My Internet persona is a more amplified, polarising version of my real-life self. There are many schools of thought on people's behaviours online and what they're like in the flesh and I'm under no illusions - I'm different online than I am in the flesh. People who say they are the same are bullshit artists.
My Mum used the term social media the other day while on the phone talking about me. It's getting to that stage where it's universally recognised as a channel. Here's a digital media prediction - in twenty years social media will be bigger than TV, but then, the two might be indistinguishable from each other in twenty years time. Shut up Marshwah, you're not at work at the moment anyway.
To people that meet me casually, and then are exposed to my online persona, it can be a bit of a surprise. I'm a bit more seasoned than most of these neophytes. And happily tell the few that listen that I had an online diary before they were called blogs, and I'll be damned if I'm changing my style now. Then The Webslinger blows the barrel of his gun, and rides off into sunset. A keyboard hero.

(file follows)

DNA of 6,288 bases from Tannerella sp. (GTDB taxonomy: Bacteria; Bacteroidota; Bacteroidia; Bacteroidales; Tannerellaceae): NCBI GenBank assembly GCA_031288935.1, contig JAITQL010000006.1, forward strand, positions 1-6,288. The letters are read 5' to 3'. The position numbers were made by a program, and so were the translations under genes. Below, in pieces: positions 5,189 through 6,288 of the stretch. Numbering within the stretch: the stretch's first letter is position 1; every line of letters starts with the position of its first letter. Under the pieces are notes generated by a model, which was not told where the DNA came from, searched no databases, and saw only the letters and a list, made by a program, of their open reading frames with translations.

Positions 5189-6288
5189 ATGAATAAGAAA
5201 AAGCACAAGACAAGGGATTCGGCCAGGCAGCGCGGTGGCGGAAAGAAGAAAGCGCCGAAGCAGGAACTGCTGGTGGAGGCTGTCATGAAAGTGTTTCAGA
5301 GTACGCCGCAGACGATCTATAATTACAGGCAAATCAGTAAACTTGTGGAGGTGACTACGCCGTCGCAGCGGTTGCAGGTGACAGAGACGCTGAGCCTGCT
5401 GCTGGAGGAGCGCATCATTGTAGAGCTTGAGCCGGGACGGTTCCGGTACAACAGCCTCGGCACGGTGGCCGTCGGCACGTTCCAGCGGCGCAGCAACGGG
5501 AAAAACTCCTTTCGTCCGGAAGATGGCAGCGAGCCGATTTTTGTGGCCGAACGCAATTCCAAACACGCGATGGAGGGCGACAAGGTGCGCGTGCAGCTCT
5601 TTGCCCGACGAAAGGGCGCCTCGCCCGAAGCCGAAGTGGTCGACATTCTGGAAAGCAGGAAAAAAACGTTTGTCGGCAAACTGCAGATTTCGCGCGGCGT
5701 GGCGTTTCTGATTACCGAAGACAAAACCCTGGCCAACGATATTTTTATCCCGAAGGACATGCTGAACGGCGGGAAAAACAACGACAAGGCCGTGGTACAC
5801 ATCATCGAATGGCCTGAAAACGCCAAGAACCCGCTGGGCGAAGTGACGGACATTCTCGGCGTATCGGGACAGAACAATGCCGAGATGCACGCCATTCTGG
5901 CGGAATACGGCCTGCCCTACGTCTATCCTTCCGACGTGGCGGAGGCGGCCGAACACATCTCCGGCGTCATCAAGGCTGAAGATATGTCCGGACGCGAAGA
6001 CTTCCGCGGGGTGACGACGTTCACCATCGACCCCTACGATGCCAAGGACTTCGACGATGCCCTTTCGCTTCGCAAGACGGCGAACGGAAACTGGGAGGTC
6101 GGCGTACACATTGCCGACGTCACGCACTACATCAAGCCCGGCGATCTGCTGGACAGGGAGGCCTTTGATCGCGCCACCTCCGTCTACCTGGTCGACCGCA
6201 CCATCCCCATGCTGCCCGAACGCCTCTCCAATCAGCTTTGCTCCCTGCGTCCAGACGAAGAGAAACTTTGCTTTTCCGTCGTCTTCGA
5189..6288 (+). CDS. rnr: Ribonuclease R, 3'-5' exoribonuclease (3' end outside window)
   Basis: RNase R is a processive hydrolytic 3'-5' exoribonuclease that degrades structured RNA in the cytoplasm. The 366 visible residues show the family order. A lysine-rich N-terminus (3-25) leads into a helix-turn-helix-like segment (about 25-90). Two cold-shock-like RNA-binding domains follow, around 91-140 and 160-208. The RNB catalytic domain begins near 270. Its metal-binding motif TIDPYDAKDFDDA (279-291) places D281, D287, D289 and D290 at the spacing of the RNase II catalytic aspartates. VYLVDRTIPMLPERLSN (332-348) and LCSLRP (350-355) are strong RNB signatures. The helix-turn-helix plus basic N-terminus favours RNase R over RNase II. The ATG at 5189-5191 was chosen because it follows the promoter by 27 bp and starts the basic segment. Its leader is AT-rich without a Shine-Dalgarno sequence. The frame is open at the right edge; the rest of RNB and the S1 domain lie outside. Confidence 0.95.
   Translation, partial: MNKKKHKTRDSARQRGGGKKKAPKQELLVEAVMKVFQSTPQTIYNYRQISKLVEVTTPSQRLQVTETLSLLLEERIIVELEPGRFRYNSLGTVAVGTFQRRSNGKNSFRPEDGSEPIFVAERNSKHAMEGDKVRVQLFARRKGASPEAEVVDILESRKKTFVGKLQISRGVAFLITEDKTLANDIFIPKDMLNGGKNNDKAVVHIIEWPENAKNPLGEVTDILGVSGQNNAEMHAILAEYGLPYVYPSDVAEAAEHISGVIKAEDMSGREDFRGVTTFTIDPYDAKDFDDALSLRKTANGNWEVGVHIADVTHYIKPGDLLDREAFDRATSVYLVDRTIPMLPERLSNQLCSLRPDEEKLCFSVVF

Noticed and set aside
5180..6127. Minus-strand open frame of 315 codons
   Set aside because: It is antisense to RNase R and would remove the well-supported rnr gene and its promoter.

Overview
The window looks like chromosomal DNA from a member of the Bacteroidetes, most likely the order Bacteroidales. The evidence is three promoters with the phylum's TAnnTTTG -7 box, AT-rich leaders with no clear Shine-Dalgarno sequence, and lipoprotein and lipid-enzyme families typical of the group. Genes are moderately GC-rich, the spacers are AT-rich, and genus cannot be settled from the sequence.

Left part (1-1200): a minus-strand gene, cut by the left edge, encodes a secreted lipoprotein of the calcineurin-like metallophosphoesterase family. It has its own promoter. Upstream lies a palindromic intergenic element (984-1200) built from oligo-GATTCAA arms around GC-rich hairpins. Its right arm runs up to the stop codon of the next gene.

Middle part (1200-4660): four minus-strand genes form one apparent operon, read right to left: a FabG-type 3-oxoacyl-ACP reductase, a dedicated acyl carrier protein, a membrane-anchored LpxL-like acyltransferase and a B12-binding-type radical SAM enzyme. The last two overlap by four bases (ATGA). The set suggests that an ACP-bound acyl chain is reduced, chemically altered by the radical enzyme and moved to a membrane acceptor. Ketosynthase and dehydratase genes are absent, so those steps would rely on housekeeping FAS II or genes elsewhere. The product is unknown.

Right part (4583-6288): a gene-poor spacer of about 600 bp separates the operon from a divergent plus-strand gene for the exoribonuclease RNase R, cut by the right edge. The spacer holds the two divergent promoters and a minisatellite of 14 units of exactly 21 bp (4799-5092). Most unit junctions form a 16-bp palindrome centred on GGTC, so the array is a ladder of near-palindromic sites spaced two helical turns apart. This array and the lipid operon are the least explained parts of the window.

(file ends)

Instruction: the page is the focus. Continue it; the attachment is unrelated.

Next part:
Heroes have enemies. And my online persona has netted its fair share. These are trolls.
At Primary school I vaguely remember the tale of the Billy Goat's Gruff. It had something to do with some goats, crossing a bridge, and a pesky creature called a troll that lived under the bridge. I doubt this was the first time a troll was coined in the English language, but the thought of a loathsome creature, thriving in the dark, and feeding on fear seems to be a pretty accurate rendition of the online equivalent.
Can you see the bastard?
In this ongoing tale, I've clearly taken up the mantle of keyboard hero. Sure, my persona is parts of my personality that I choose to accentuate. But I put myself out there and put a face to it. It's a conscious decision I make every time I post a public piece of information on the Internet. And often its confronting. That's the way I like it and have lived.
The complete opposite of this approach is enshrouding one's self in anonymity. I have no problem with this, and respect people who aren't quite as open as I am online. But unfortunately, anonymity is often the chosen stomping ground of your garden-variety troll. I say garden-variety, because this is pretty standard stuff. I've been acting and carrying on online for over a decade, and I'm not that easily shocked any more.
A blogger I like, Sam De Brito, wrote a tweet the other day about the best way to handle them: it's to ignore them. He's writing on a scale I can only imagine, and must encounter some truly messed-up online trolls. And that's still his approach.
As I ramp up my social media efforts in an attempt to promote my upcoming book, I'm taking on this advice. As announced in my latest YouTube video, I'll be seeding out the opening segment of the book, Being Bi-Bi. I'm looking forward to seeing my attempts escalating and learning along the way.
My experiences thus far have been a lesson, and unlike trolls, the quality of my work will only continue to improve.